The goal of NEWW's Newsletter is to inform readers of upcoming events and programs
and to provide information on the current situation of women's human rights in Central
and Eastern Europe, the Newly Independent States, and the Russian Federation (CEE/NIS).
PAGE: 1 | 2 | 3 | 4
By Halyna Fedkovych, 1999 NEWW Legal Fellow
This article is an excerpt from a full report funded by the World Health Organization dealing with the criminalization of sexual violence in Belarus, Poland, Russia, Serbia and Ukraine. For the full text please contact Halyna Fedkovych at: [email protected]
Halyna was a 1999 NEWW Legal Fellow. She is a lawyer at Western Ukrainian Center "Women's Perspectives" where she works as a legal counselor and trainer on domestic violence and trafficking.
Assistance with this research was provided by:
Anna Wilkowska, Poland, 2000 NEWW Legal Fellow - [email protected] Anna is a researcher for NEWW-Polska working on the project "Gender and Economic Justice in European Union and Integration".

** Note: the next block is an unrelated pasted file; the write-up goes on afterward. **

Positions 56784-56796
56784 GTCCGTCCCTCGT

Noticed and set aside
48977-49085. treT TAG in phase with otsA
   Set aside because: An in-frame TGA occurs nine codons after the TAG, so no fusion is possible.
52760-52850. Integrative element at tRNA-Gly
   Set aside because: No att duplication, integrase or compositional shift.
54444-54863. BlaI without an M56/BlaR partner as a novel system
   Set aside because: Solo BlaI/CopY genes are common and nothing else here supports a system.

Liudmila Mazur, Belarus, 2000 NEWW Legal Fellow - [email protected] Liuda works with the Clean Clothes Campaign investigating the informal labor market and working conditions in Belarus.
Vesna Zivkovic, Serbia, 1999 NEWW Legal Fellow - [email protected] Vesna continues her work with SOS Association for Women and Children Victims of Violence as a legal counselor in NiS, Serbia.
Olha Harasymiv, Ukraine, 2000 NEWW Legal Fellow - [email protected] Olha is currently a Muskie Fellow working towards her L.L.M in International Legal Studies at Georgetown University Law Center, Washington D.C.
Roksolana Potsyurko - [email protected] Roksolana is a lawyer and a trainer of the Professional Skills Program and the Public Initiatives in Domestic Violence and Trafficking in Person Prevention Projects at the Western Ukrainian Center, "Women's Perspectives."
"Traditionally, sexual violence and sexual crimes
have not received serious public attention."